Tech's biggest takeover could be blocked by the USA government

Marie Harrington
March 8, 2018

U.S. Sen. John Cornyn of Texas, as well as San Diego Congressmen Scott Peters, D-San Diego, and Duncan Hunter, R-Alpine, sent letters to Trump Administration officials requesting a CFIUS review.

Advisers for Singapore-based Broadcom told a Qualcomm shareholder that the company is accelerating its plans to re-domicile to the US, The Post has learned.

To force a deal, Broadcom had been urging Qualcomm shareholders to elect a new board of directors at a meeting originally scheduled on Tuesday. The company also postponed its annual meeting from Sunday to April 5. However, many of Qualcomm's rivals, including Huawei Technologies Co Ltd, are Chinese. Broadcom is also looking to become a US company registered in business friendly DE, before the stockholder vote.

A visitor uses his mobile phone at the Huawei booth during the Mobile World Congress in Barcelona, Spain on February 28, 2017. If the takeover succeeds, Broadcom pledged to maintain the R&D resources Qualcomm devotes to 5G and innovation in future wireless standards and focus the R&D spend on "those critical technologies that are essential to the US".

In recent years, Huawei has forged closer commercial ties with big telecommunication operators across Asia, the Americas, and Europe.

Losing this key role in standards-setting could pose a threat to USA national security and also open up a place for China to fill with its own wireless companies, such as Huawei, CFIUS said.

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Such a move could hurt the U.S. effort to develop 5G wireless technology because of the small number of suppliers that build the hardware.

A CFIUS review in itself does not mean a deal will be halted. Still, the deal cant go on without an okay from CFIUS (and later other regulatory bodies will get involved too).

Broadcom has sought to acquire Qualcomm since November in what would be the largest tech merger in history at $117 billion, but the USA company rejected each offer.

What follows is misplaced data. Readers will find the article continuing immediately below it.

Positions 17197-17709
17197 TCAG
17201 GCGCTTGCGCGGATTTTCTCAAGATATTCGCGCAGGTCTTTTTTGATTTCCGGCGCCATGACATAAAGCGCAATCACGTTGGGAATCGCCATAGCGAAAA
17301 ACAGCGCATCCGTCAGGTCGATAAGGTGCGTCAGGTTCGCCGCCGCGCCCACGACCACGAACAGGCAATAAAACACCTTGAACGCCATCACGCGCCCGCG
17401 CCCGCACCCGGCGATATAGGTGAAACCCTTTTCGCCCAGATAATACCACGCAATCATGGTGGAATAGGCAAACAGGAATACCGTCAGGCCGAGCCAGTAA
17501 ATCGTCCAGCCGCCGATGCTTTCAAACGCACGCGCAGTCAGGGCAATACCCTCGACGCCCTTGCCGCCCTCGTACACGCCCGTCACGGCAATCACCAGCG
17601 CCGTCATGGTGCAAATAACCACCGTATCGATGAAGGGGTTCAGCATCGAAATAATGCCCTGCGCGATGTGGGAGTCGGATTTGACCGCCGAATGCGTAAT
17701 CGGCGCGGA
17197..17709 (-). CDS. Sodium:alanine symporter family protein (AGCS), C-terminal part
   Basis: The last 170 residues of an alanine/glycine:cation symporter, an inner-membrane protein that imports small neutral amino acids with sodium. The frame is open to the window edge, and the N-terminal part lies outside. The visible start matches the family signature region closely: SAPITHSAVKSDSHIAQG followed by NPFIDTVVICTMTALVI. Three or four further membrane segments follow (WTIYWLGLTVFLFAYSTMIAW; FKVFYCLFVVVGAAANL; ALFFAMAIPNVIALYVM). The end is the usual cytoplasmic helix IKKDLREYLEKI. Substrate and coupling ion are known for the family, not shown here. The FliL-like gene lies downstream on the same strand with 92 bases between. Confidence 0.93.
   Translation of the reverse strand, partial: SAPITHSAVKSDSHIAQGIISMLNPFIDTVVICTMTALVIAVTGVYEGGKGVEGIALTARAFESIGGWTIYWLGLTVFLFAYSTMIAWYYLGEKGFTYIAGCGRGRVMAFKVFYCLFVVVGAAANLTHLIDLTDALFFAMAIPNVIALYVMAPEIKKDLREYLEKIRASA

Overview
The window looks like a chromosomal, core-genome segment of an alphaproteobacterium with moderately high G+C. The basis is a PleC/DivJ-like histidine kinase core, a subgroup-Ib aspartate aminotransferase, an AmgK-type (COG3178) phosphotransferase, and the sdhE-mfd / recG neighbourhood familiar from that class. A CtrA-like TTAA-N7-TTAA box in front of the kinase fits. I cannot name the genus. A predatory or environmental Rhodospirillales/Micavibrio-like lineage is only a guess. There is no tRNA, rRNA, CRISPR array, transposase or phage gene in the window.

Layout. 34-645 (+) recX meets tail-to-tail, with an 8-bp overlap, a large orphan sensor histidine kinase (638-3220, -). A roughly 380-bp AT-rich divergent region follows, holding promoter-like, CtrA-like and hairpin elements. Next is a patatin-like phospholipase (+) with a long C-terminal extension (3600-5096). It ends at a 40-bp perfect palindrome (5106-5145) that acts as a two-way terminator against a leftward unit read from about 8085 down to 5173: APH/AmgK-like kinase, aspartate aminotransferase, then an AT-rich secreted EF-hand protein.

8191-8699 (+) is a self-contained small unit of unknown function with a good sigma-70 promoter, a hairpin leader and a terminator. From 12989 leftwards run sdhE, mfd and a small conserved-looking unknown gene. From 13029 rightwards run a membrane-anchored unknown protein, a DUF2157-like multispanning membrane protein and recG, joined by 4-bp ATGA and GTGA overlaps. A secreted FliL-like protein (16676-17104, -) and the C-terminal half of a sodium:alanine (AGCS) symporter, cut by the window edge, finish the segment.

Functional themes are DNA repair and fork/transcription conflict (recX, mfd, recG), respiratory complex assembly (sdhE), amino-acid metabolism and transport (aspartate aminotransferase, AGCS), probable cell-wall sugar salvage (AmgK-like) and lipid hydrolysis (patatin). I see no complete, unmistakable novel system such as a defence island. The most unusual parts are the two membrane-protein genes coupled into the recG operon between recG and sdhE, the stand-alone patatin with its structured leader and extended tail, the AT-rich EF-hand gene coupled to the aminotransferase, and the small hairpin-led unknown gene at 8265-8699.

Broadcom also underlined its roots in the United States, saying it is "in every important respect an American company", built from divestments and acquisitions from companies such as HP, AT&T and Brocade. Broadcom, a Singaporean semiconductor company, was planning to acquire Qualcomm by appointing six new board members at the meeting. Broadcom cried foul, saying this latest turn of events is an "engagement theatre", aimed at changing the will of Qualcomm stockholders. The uncertainty associated with such investigations, which are seen as politicized and offer little transparency, often dooms potential deals before a conclusion is reached. But Qualcomm said "Broadcom's claims that the CFIUS inquiry was a surprise to them has no basis in fact" and that Broadcom had been interacting with CFIUS "for weeks".

Broadcom, based in Singapore, has pledged to move its headquarters to the US, which it believes would remove CFIUS jurisdiction.

On that day, Broadcom Chief Executive Hock Tan stood in the White House and pledged to bring jobs to the USA - a move that won him praise from President Trump. The company points out that its CEO is an American, it's in the process of moving its headquarters to the U.S., and it and Qualcomm have institutional shareholders in common.

Other reports by TheSundaySentinel

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